DAVID BOCKIAN, Polaris selected Guy Harris and his team at T.W. Frierson Contractor, Inc. because of their experience and ability to achieve the tight schedule the project demanded.


and insulation support system allowed increased productivity with enhanced worker safety. “We were immediately drawn to the Butler roof warranty,” Otterstatter said. “We were looking for long-term collaborators who would help us establish a new building that will be there for as long as we would be, without requiring a lot of maintenance or replacement every few years.” The MR-24 ® roof system provides a weathertight surface — the perfect cover for a manufacturing facility like the new Polaris building, one that demands numerous roof penetrations because of complex HVAC requirements. The system was designed with movable clips to accommodate roof movement under changing temperatures,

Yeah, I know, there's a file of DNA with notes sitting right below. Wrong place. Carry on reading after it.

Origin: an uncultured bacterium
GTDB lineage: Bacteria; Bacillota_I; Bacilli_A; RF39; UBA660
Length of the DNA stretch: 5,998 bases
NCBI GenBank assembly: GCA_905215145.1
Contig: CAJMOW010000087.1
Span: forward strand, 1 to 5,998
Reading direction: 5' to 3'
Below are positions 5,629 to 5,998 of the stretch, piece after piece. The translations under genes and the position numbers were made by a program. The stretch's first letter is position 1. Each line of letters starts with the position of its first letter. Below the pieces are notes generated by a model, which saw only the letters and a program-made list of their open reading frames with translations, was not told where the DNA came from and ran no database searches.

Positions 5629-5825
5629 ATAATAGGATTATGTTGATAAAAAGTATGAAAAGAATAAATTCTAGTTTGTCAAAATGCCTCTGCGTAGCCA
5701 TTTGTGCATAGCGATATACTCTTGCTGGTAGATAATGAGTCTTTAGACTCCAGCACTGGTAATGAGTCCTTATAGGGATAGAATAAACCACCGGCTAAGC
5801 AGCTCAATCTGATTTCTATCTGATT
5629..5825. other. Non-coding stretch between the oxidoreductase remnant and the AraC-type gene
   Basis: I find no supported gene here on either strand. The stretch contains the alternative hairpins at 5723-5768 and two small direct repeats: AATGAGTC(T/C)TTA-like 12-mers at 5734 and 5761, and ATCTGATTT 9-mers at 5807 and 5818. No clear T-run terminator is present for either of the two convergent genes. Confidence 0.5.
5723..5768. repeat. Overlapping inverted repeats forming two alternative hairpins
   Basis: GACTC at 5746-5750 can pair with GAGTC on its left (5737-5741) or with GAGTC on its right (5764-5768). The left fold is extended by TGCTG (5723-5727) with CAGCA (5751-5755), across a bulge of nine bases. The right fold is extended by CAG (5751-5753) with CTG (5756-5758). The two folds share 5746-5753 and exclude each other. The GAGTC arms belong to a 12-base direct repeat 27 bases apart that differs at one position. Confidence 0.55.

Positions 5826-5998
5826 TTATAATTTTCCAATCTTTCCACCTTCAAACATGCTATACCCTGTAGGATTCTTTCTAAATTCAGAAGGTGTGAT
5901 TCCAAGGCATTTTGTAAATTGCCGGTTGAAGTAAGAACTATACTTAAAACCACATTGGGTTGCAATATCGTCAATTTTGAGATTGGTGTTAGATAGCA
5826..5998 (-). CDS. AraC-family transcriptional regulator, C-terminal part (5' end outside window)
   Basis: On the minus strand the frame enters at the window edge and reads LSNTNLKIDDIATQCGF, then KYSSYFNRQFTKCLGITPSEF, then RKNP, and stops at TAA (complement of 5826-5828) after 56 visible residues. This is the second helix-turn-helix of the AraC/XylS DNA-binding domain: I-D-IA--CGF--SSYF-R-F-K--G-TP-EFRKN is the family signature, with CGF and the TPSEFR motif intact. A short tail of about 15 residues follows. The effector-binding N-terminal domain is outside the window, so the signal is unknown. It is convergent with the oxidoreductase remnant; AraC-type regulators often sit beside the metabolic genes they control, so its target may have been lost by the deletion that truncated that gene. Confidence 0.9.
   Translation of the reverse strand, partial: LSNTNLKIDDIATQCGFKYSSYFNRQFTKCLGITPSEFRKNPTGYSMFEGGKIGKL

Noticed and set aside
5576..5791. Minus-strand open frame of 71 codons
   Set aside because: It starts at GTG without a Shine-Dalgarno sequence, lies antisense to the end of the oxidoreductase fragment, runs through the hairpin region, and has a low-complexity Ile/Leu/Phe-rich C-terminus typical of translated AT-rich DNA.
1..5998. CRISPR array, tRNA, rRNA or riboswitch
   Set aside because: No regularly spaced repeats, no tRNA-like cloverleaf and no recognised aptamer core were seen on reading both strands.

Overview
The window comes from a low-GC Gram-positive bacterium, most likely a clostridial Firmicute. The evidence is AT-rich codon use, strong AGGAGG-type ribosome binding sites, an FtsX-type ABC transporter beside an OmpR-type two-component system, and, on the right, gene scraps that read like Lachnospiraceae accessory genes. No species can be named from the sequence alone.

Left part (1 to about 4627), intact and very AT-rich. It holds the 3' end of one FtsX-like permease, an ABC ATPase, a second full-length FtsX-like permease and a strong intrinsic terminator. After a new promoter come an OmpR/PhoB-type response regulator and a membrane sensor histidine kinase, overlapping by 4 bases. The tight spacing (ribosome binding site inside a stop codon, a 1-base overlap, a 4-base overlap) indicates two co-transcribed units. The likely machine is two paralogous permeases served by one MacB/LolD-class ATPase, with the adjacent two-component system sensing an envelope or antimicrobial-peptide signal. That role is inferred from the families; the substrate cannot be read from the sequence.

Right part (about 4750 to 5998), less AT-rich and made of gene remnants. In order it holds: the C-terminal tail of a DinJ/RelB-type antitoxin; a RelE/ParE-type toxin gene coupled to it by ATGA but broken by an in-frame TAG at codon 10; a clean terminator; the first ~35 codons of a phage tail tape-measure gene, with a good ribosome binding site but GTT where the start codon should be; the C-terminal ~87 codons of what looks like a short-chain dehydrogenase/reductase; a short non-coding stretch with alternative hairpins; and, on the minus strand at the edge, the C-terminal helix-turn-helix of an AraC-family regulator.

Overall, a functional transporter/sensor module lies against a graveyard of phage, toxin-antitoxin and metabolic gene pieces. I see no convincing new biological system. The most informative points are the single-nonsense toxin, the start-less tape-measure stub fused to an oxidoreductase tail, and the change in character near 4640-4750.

EFFICIENCY PLUS COMFORT Summer temperatures often hover around 90 degrees in Huntsville, Alabama, much different than the 74-degree summer average in Medina, Minnesota, where the Polaris Industries Inc. headquarters is located. The company built a manufacturing facility in Huntsville in 2015-16 with the goal of being one of the primary employers in the area. With that goal in mind, Polaris combined efficiency with comfort to ensure its presence was a positive one in the community. The entire facility is air-conditioned with strict door management and uses cool night air to save energy. Natural daylight is used to decrease the cost of electrical lighting and gives employees exposure to natural light as much as possible. Occupancy sensors were added to automatically adjust the light if people are in the space. All of this allowed Polaris to reduce its energy usage and environmental impact.